Introduction One uncommon complication of mechanical thrombectomy (MT) is an infarct in a new previously unaffected territory (infarct in new territory (INT)).
Objective To evaluate the predictors of INT with special focus on intravenous thrombolysis(IVT)pretreatmentbefore MT.
Methods Consecutive patients with emergent large vessel occlusion (ELVO) treated with MT during a 5-year period were evaluated. INT was defined using standardized methodology proposed by ESCAPE investigators. The predictors of INT and its impact on outcomes were investigated.
Results A total of 419 consecutive patients with ELVO received MT (mean age 64±15 years, 50% men, median baseline National Institutes of Health Stroke Scale score 16 points (IQR 11–20), 69% pretreated with IVT). The incidence of INT was lower in patients treated with combination therapy (IVTandMT) than in patients treated with MT alone, respectively (10% vs 20%; p=0.011). The INT group had more patients with posterior circulation occlusions than the group without INT (28% vs 10%, respectively; p<0.001). The rates of 3-month functional independence were lower in patients with INT (30% vs 50%; p=0.007). IVT pretreatment was not independently related to INT (OR=0.75; 95% CI 0.32 to 1.76), and INT did not emerge as an independent predictor of 3-month functional independence (OR=0.69; 95% CI 0.29 to 1.62) on multivariable logistic regression models. Location of posterior circulation occlusion was independently associated with a higher odds of INT (OR=3.33; 95% CI 1.43 to 7.69; p=0.005).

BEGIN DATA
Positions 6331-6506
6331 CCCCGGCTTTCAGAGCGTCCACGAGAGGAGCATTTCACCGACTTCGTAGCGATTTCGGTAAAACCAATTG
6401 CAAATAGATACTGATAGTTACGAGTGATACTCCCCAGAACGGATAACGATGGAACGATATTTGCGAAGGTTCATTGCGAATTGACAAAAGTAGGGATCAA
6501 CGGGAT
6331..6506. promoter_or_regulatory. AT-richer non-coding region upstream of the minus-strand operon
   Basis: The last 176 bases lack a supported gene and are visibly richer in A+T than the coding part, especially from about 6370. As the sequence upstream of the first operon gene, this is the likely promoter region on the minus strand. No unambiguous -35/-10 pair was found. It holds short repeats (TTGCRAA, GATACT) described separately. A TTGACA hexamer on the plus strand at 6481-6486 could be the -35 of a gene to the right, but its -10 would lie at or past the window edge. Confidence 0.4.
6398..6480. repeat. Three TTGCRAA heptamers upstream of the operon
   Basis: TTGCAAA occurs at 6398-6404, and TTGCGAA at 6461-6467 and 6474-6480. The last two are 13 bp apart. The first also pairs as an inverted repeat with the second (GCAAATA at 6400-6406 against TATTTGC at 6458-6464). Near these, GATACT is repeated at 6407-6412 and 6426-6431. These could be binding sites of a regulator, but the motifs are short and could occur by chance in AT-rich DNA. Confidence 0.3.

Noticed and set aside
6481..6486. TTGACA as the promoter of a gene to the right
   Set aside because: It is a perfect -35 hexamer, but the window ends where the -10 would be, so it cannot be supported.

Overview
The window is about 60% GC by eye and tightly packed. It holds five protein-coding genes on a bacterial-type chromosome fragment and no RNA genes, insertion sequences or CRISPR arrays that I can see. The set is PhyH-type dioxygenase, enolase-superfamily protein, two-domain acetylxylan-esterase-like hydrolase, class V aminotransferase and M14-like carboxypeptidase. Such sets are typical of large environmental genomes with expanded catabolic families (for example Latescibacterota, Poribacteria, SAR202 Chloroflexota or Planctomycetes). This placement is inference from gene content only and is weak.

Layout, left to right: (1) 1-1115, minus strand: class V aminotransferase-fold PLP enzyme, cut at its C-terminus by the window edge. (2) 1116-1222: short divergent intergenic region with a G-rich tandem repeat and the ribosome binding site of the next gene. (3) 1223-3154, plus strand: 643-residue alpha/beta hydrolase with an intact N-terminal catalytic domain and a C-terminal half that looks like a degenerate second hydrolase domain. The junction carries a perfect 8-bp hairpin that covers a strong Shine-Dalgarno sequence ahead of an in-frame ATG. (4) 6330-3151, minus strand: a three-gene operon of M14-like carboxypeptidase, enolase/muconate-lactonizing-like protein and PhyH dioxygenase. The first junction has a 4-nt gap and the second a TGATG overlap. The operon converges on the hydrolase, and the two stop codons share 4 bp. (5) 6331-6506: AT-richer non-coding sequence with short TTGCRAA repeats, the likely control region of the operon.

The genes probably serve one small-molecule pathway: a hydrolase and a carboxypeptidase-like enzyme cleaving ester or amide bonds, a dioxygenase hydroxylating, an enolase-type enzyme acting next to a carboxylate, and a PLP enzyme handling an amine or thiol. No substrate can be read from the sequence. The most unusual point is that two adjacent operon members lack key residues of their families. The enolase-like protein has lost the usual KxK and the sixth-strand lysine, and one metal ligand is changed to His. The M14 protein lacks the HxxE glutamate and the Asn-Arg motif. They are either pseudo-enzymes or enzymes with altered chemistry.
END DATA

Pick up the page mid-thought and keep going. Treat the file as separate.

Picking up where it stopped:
Conclusions IVT pretreatment is not independently associated with a lower likelihood of INT in patients with ELVO treated with MT. Patients with ELVO with posterior circulation occlusion are more likely to have INT after MT.
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Several randomized clinical trials have shown that endovascular treatment with mechanical thrombectomy (MT) using stent retrievers is superior to standard therapy alone in treating patients with acute ischemic stroke with emergency large vessel occlusion (ELVO).1–7 Additionally, current guidelines recommend prompt treatment with intravenous thrombolysis (IVT) in patients eligible for MT without contraindications to tissue plasminogen activator (tPA).2
One uncommon complication of MT that has recently been described is an infarct in previously unaffected territory (infarct in new territory (INT)). INTs have been defined as an acute area of ischemia that is present in a vascular territory unrelated to the vascular distribution of the ELVO.5 8–10 INTs are typically identified on a follow-up non-contrast computed tomography scan or diffusion-weighted magnetic resonance imaging (DWI-MRI) performed within 24 hours of MT.8–10 Formal classifications for INTs were described by Goyal et al 7 using two classification parameters: size (types I, II, and III) and catheter manipulation across the ostium (types A and B) of the arterial territory.8